In C, which is something all developers are familiar with. The preprocessor has a very distinct syntax. It has a distinct symbol table. It doesn't enforce declarations before use. In EUPHORIA the preprocessor ought to use the same syntax and use the same symbol table.

Although ifdef is very useful it lacks some properties that we have come to expect from modern languages:

  • declare before use
  • values which are more than existential
  • operators < >.

In EUPHORIA without ifdefs we must declare everything before use. With ifdef, we have don't bother declaring at all. Whereas in regular EUPHORIA code, you are still protected from spelling errors. ifdef doesn't help you. Now, we are progressing from EU4_0 to EU4_1, we are quite comfortable deciding whether 4.0 or 4.1.

ifdef EU4_0 then 
end ifdef 

What happens in say 4.4?

ifdef EU4_0 or EU4_1 or EU4_2 then 
   -- use code that doesn't use lambda functions 
elsedef then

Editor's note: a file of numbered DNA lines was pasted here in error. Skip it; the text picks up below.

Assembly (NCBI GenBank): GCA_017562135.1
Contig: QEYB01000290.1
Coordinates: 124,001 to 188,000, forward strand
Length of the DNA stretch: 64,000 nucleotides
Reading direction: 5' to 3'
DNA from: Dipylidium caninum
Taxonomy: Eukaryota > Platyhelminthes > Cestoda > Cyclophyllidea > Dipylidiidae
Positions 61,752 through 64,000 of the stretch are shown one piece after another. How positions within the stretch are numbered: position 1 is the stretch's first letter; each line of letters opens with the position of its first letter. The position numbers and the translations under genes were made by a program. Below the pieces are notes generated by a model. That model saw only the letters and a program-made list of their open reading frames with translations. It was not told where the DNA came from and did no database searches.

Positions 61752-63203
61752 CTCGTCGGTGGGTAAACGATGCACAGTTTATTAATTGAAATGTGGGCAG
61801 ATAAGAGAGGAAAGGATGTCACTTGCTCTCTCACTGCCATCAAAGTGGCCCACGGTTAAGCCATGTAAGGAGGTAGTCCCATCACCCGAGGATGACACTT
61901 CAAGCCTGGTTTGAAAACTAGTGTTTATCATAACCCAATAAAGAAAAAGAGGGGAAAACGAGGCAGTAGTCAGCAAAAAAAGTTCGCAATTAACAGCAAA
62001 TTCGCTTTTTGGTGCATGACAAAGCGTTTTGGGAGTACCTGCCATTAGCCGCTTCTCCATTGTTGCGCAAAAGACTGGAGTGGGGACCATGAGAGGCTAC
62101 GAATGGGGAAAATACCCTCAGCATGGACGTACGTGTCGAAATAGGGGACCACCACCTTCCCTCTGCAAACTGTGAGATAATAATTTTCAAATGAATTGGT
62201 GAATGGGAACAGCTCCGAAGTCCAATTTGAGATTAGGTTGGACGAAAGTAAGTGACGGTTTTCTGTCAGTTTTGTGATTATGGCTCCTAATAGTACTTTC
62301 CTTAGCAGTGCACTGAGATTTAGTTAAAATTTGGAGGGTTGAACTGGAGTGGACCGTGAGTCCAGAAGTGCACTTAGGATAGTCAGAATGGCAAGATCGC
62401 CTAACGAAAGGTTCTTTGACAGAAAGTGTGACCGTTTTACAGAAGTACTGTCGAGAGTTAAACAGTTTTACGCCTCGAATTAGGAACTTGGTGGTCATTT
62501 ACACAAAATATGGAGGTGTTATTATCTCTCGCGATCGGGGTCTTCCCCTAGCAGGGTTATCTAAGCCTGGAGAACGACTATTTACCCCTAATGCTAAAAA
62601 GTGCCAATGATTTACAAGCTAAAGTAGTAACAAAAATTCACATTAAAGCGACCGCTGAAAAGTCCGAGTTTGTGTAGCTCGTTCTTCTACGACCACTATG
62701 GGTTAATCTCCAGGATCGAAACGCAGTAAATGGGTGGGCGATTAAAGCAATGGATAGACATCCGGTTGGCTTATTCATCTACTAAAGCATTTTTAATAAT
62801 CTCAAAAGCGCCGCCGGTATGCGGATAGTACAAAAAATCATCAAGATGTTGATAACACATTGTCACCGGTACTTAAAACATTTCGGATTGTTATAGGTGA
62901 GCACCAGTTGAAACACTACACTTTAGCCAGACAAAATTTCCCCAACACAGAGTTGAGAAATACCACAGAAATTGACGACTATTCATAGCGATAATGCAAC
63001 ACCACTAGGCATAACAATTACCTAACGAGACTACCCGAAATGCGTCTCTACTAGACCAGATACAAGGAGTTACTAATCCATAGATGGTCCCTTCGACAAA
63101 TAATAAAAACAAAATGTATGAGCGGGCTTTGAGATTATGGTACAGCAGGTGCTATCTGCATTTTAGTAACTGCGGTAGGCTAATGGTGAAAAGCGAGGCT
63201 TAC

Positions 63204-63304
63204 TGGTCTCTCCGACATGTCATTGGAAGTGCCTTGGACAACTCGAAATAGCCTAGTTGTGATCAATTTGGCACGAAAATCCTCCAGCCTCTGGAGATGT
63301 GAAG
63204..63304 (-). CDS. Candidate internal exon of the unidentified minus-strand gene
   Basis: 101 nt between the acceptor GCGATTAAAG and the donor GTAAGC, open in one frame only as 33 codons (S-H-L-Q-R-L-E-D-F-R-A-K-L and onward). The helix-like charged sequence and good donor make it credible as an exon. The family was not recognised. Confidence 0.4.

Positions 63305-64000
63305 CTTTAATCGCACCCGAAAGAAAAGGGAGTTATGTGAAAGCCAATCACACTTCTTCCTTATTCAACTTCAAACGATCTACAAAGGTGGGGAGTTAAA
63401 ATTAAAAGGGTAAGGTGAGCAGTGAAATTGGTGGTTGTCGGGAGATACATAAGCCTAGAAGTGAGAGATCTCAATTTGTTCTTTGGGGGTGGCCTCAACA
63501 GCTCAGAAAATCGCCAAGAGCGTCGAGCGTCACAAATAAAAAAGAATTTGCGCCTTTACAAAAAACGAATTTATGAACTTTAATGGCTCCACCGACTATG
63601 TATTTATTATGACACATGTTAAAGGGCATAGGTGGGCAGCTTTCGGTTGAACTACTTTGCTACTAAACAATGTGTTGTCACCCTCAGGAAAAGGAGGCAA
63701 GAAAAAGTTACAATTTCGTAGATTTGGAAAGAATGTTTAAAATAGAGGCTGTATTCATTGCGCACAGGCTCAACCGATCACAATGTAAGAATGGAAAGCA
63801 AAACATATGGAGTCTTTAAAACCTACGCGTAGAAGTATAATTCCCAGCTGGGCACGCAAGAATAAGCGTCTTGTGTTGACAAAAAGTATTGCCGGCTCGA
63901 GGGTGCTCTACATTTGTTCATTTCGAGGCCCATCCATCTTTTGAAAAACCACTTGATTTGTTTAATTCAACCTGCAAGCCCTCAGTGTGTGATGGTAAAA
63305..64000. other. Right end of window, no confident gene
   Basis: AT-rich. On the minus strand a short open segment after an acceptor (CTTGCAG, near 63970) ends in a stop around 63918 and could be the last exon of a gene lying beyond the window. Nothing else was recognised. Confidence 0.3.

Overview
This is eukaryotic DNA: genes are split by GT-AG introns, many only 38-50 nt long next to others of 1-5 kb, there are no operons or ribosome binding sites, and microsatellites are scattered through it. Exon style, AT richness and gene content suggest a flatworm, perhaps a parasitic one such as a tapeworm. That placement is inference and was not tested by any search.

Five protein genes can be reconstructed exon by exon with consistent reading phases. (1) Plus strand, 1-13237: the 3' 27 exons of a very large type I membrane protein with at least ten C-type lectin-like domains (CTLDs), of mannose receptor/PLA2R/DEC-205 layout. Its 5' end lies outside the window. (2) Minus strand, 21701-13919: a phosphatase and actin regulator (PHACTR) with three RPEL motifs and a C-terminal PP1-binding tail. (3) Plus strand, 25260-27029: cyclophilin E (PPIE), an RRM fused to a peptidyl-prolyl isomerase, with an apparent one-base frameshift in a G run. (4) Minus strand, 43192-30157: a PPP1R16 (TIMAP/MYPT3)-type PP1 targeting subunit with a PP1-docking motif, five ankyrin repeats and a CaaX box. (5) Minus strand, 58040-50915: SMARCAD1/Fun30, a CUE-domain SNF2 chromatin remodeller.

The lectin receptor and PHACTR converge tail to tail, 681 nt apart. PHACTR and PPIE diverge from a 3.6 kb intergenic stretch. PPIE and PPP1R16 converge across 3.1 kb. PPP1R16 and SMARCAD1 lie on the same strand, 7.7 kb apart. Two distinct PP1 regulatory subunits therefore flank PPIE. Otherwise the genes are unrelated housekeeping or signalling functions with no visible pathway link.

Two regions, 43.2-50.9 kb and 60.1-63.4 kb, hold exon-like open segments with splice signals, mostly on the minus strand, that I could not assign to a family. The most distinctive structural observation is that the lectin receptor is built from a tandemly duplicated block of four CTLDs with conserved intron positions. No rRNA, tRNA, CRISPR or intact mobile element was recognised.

end ifdef 

We can see this symbol exist without a value is limited here.

Suppose we allow constants, and a select set of functions to be evaluated by a preprocessor in if statements: platform(), version(), version_major() and friends and some constants we add for convenience. If in any if-block there are top level statements, we constant fold the expressions into booleans. If we cannot we return an error. If we can, we give the original parser the block it should see.

So, now we have things like

if version < EU4_3 then 
    -- no lambda functions here. 
end if 


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